This blog post provides some basic geo-linguistic analysis of the findings explained in the previous blog post. Geo-linguistic information can be extracted from the data to consider the geographic and linguistic factors of the web links (Liao, Petzold, 2011).
First, based on the IP addresses of each web links provided by MaxMind’s GeoIP database, the geographic information is extracted. The two tables below show the unweighted and weighted results respectively. The weighted results assign higher visibility scores for the top-ranking search results based on industry data of click-through rates, whereas unweighted results assign even visibility scores for each of the top-10 earch results.
Across all search engine variants, the web pages hosted in the US, Chinese-speaking regions of mainland China (CN), Hong Kong (HK) and Taiwan (TW) have accounted for over 97% of the unweighted outcome (97.5% if weighted). It suggests a clear geographic concentration. In addition, the makeup of such concentration is different among different search engine variants. Overall, Baidu and Yahoo provide the most different outcomes and Google provides more moderated outcomes. For example, websites hosted in Taiwan are hardly visible for Baidu_CN and Yahoo_CN, whereas those hosted in mainland China are visible for Google_HK and Google_TW.
It is observed that the US- and Taiwan-hosted websites are not visible for Baidu_CN and Yahoo_CN. It is also observed from the difference between the two tables above that the weighted outcome expands the significance of the US-based websites, particularly for Google_HK, Google_TW, Yahoo_HK and Yahoo_TW.
Second, based on the linguistic features of respective summary “snippet”, the linguistic information is extracted, including whether the text is mostly written in simplified Chinese characters or traditional ones. The two tables below show the unweighted and weighted results respectively: if over 90% of traditional-versus-simplified distinguishing Chinese characters are written in traditional characters, the snippet is then categorized as traditional (Trad); if over 90% of such characters are written in simplified Chinese, the it is categorized as simplified (Simp).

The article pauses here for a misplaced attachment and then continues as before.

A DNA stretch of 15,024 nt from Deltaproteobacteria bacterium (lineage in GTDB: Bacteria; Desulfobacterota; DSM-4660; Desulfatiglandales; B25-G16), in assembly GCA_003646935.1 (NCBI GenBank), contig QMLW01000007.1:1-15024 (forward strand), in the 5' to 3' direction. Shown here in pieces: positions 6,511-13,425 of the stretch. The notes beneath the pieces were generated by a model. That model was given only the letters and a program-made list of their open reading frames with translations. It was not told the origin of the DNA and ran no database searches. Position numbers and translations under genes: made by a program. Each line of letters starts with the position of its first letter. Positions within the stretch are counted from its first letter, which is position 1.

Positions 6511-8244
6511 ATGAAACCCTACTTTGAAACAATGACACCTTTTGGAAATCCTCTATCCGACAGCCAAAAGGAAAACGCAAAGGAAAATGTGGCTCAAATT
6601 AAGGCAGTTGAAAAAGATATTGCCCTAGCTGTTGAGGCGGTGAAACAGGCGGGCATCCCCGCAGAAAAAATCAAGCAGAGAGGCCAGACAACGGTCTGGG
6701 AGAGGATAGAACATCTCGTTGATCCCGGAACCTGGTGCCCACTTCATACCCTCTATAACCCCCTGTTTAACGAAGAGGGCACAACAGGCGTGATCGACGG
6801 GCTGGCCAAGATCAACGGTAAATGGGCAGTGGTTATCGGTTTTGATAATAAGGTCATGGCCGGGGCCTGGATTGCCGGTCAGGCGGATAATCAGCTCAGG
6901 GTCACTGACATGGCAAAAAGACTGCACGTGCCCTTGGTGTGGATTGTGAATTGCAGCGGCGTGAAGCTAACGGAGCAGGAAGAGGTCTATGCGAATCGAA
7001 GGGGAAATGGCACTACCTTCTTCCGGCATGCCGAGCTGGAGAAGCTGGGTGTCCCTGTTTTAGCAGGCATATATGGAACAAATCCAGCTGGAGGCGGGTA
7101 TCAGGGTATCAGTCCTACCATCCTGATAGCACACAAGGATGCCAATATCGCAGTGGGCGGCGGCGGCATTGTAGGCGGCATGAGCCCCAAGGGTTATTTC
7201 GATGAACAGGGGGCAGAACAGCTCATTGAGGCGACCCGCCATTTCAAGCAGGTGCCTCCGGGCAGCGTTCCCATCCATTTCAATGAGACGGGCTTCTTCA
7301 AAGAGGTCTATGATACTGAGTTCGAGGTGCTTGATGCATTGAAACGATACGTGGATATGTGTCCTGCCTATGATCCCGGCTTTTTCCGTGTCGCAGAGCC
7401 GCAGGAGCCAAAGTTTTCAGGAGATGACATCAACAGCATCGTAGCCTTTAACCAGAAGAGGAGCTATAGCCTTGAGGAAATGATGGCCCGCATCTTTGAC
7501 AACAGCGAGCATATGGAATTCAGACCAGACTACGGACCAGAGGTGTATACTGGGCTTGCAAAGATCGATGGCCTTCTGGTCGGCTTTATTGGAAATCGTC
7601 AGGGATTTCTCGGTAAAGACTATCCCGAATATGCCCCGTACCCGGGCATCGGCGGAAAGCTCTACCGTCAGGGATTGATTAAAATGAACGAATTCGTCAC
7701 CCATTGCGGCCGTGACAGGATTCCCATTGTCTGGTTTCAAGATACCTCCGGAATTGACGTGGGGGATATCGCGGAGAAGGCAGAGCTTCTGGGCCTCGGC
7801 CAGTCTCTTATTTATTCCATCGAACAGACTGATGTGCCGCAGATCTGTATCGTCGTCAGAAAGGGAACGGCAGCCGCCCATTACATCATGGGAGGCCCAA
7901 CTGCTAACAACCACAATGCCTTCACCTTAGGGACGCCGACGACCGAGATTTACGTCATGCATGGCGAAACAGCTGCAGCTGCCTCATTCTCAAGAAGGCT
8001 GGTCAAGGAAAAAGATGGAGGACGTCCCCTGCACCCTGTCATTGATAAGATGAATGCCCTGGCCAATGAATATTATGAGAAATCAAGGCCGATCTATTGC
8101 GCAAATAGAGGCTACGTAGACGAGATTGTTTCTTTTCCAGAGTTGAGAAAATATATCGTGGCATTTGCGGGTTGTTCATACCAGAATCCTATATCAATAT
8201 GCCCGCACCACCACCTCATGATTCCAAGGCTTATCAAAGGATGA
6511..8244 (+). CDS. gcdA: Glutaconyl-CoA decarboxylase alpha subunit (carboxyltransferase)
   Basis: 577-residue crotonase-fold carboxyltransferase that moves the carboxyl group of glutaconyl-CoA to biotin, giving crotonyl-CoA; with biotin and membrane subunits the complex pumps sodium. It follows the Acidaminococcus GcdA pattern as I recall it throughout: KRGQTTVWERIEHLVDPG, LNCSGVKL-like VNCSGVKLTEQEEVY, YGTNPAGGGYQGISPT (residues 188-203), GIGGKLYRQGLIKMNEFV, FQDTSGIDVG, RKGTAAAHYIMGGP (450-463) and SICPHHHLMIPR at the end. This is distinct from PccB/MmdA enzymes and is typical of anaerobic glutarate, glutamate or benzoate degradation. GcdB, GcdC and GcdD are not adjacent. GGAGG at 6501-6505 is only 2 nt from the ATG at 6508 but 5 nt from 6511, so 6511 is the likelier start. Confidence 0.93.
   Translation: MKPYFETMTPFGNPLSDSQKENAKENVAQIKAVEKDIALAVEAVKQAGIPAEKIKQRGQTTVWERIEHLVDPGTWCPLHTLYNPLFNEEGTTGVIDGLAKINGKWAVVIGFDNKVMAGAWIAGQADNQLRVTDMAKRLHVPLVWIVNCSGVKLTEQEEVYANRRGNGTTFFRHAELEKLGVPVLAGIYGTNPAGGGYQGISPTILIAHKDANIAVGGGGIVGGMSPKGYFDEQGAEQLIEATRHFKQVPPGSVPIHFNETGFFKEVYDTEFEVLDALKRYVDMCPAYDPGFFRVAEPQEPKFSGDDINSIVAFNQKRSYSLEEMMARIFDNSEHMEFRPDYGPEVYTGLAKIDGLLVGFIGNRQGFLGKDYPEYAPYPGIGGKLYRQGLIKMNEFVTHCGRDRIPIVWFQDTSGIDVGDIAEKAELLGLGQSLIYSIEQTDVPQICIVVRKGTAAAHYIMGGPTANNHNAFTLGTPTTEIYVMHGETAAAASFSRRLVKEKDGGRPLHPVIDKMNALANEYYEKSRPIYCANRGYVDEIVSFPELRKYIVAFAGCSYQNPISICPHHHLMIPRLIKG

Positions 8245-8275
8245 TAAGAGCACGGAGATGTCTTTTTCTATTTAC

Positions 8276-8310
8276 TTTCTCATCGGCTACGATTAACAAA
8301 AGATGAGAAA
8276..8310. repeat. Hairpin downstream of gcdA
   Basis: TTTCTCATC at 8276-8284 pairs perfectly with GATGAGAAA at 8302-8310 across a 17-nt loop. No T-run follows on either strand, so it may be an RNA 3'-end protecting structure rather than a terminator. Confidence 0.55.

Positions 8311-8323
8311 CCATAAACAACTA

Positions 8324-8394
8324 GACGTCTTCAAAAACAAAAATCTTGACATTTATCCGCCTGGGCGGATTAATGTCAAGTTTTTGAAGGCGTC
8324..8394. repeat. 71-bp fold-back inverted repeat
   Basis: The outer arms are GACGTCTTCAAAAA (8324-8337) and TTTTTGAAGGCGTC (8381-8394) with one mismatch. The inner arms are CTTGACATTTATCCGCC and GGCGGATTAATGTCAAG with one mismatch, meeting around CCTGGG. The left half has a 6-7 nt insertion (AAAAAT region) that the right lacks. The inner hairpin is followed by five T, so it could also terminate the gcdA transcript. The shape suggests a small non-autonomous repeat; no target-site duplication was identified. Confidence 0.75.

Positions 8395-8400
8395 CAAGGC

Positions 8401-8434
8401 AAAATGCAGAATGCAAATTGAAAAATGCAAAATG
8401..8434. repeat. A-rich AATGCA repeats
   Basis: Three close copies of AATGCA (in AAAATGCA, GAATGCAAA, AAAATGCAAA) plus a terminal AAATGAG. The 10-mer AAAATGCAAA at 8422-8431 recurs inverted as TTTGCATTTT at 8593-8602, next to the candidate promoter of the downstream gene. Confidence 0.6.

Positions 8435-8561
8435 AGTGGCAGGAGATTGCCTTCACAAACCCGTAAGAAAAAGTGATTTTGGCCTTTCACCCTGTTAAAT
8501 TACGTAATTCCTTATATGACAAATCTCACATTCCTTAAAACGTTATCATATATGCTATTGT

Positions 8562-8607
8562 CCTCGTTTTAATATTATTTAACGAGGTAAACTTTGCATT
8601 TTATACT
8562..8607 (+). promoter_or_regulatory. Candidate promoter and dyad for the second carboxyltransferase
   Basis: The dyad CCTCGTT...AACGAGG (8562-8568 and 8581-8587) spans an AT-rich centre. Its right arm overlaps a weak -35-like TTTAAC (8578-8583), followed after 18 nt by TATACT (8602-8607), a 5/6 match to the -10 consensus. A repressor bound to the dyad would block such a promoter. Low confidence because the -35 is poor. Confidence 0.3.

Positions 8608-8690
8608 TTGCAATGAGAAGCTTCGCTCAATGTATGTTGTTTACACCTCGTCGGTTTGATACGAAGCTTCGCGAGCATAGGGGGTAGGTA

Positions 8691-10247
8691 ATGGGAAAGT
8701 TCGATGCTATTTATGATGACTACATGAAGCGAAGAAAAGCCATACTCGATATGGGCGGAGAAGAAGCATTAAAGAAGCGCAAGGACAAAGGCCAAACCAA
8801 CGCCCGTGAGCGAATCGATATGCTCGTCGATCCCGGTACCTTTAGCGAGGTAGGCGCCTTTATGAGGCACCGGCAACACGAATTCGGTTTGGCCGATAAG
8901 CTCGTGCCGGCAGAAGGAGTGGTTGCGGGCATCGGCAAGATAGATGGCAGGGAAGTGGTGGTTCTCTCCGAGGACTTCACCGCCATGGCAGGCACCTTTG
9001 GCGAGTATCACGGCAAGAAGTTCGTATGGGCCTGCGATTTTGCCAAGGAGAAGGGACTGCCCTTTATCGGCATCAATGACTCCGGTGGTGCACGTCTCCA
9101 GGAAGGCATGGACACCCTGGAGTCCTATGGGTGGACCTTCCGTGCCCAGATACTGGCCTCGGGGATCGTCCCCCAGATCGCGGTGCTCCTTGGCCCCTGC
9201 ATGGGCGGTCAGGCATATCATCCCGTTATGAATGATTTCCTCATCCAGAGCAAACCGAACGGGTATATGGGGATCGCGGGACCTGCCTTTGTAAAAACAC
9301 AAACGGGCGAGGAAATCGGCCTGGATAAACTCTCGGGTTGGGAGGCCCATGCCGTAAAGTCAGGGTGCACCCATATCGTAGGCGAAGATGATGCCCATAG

Across all search engine variants, well over 95% of the SERP outcome is written in Chinese (97.5% if weighted). It suggests a clear concentration on the choice of language, regardless of location or search engines. However, the makeup of such concentration on Chinese-language content is different among different search engine variants. Again, Baidu and Yahoo provide the most different outcomes and Google provides more moderated outcomes. For example, traditional Chinese content is hardly visible for Baidu_CN and Yahoo_CN, whereas simplified Chinese content is quiet visible for Google_HK and Google_TW.
It is also observed from the difference between the two tables above that the weighted outcome expands the significance of the US-based websites for Google_HK, Google_TW, Yahoo_HK and Yahoo_TW.
The geo-linguistic analysis of the overall findings indicate a concentration (or convergence) on Chinese-language content hosted in the US and three main Chinese-speaking regions of mainland China, Hong Kong and Taiwan. However the findings also diverge on the geo-linguistic makeup. Baidu_CN and Yahoo_CN provide SERPs that are mostly simplified Chinese content hosted in mainland China, whereas Goolge_HK and Goolge_TW provide SERPs that are much more mixed.
So the overall findings do indicate a concentration/convergence on Chinese-language content hosted in specific regions, particularly in mainland China, the US, Hong Kong and Taiwan. However, different localization interfaces do also generate different outcomes on the geo-linguistic proportion of content. Google is much more moderate in providing more “cosmopolitan Chinese” results, whereas Yahoo and Baidu provide more “locally Chinese” results.